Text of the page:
And down the stretch we come! We’ve reached the two week mark, so I’ll be doing a few posts today, starting with this one.
The Economist is up to 92% on Biden winning. This might feel incorrect for a lot of people as they read “horse race journalism” about how Clinton lead too, or some swing states are actually close, or any other garbage. Let’s state the obvious though- Biden’s lead is 3.2% bigger than Clinton’s was at this point. What exactly does this mean though? On Election Day, Clinton’s polling average was about 2.9% on average in 2016, and the exit polls showed her up by 3.2% nationally. She won the popular vote by 2.1%. So in short, Clinton lost 2.5% from 14 days out until the end, then about another point on Election Day, totaling 3.5%. That 3.5% surge gave Trump an electoral college victory by 450k votes in the closest six states, 77k in the closest three. RCP has Biden up 8.6% today, clearing 51%. By this measure, Biden wins by 5.1% nationally, and unless you actually believe Biden gained 3% on Clinton entirely in reliably red and blue states, he wins. If we use 538, it’s a 10.3% lead, and with a Trump surge it’s 6.8%. Biden wins easily at that point. Of course if we applied a full 4% margin of error onto both of those numbers, perhaps Trump wins, but that’s at least double counting. He needs a much bigger surge than 2016.
What if the race is closer though? Most folks who believe so, do so on the basis that Trump has an intensity advantage. It doesn’t seem arguable that more people have strong feelings about him. An AI study recently said its a 3% race, 50-47%. They base this on internet mentions and comments. Still others cite Ronald Reagan’s late surge, which when you adjust for demographic movement, is actually probably comparable to 2016. Reagan was of course the challenger though, as was Trump theoretically in 2016- Trump 2020 is not. I’ve basically believed for four years that Trump would get his 46% he got in 2016, and he very well might. Biden simply needs to beat Hillary’s 48%, and probably even 49% under that scenario. The main point is that most theories of Trump over shooting his numbers are based on him having more intense support. Of course Biden has lead for months, early vote numbers among Democrats are super high, and he’s beating Trump’s fundraising numbers on the backs of small dollar donors- so does Trump hold an intensity advantage? The short answer is probably not.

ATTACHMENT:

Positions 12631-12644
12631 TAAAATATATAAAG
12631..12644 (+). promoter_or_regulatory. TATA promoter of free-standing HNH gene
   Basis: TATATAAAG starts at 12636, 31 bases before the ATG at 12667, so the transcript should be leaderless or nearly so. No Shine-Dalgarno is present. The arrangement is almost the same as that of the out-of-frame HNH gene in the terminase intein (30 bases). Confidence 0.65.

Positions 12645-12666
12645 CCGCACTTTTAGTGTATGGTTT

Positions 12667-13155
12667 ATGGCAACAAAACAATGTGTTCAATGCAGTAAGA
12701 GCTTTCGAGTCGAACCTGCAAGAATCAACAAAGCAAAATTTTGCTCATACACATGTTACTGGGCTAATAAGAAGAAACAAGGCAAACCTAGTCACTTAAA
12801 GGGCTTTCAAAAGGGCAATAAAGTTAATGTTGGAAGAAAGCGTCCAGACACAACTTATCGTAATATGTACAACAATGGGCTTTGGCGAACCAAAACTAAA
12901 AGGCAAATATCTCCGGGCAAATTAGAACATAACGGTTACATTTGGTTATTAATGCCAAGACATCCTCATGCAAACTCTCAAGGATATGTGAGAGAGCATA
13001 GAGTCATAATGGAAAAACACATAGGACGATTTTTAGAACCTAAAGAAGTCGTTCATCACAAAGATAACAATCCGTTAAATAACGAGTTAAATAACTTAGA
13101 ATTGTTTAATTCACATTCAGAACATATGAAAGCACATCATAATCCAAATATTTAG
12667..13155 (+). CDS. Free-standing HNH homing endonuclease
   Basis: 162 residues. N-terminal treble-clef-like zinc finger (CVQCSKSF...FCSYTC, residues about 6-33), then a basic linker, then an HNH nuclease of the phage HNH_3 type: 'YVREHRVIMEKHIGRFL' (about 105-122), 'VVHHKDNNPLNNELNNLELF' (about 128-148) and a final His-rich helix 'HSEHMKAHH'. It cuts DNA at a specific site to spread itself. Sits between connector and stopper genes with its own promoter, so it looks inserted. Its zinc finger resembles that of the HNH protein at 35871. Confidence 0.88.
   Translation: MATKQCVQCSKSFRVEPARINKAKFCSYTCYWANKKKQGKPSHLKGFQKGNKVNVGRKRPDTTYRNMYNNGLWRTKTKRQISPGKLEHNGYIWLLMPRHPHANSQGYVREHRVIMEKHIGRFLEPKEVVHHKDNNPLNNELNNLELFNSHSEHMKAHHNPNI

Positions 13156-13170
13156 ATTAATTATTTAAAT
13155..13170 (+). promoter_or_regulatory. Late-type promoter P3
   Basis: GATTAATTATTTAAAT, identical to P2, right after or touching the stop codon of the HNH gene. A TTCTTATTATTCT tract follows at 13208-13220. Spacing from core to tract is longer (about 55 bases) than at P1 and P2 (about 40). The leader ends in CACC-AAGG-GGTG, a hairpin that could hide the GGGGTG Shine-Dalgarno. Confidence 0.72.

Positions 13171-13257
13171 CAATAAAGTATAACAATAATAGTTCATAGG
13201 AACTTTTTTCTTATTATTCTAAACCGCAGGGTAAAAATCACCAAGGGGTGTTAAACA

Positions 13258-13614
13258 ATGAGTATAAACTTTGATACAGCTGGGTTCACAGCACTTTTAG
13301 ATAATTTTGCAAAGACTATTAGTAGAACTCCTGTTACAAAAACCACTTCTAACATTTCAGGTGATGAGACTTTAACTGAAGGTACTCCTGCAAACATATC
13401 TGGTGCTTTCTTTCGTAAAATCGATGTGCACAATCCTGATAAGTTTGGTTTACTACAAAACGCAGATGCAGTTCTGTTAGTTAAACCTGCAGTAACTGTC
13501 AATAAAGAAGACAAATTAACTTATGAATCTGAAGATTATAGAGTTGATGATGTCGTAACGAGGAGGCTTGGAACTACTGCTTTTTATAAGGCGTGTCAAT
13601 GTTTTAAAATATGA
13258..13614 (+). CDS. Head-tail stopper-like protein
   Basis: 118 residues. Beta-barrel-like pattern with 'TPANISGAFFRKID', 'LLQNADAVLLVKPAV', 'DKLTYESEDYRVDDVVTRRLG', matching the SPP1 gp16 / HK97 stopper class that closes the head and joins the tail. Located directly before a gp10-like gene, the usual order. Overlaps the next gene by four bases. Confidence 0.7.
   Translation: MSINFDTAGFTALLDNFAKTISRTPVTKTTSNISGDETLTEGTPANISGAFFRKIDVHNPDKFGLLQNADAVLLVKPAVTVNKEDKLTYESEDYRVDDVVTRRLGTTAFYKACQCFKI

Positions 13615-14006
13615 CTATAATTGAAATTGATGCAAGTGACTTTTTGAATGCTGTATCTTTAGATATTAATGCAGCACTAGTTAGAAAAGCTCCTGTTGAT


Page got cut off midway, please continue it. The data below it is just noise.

The one interesting thing about this cycle has been the death and burial of the era of “identity politics”- or more directly, the death of “demographics are destiny” talk. Polling this year suggests Biden’s lead is largely because of dramatic improvements among men, whites, seniors, and independents, compared to Clinton. Meanwhile, Trump very well may out perform his 2016 self among African-Americans, particularly the men, and LatinX voters. This drives “professional DC nuts,” but it’s probably good for the country. Elections that simply resemble race wars aren’t good for unifying the country after, and honestly someone’s race shouldn’t define their politics. On a purely partisan level, this probably makes split popular/electoral college decisions less likely. This could be the biggest positive of the cycle for the country, if it continues forward.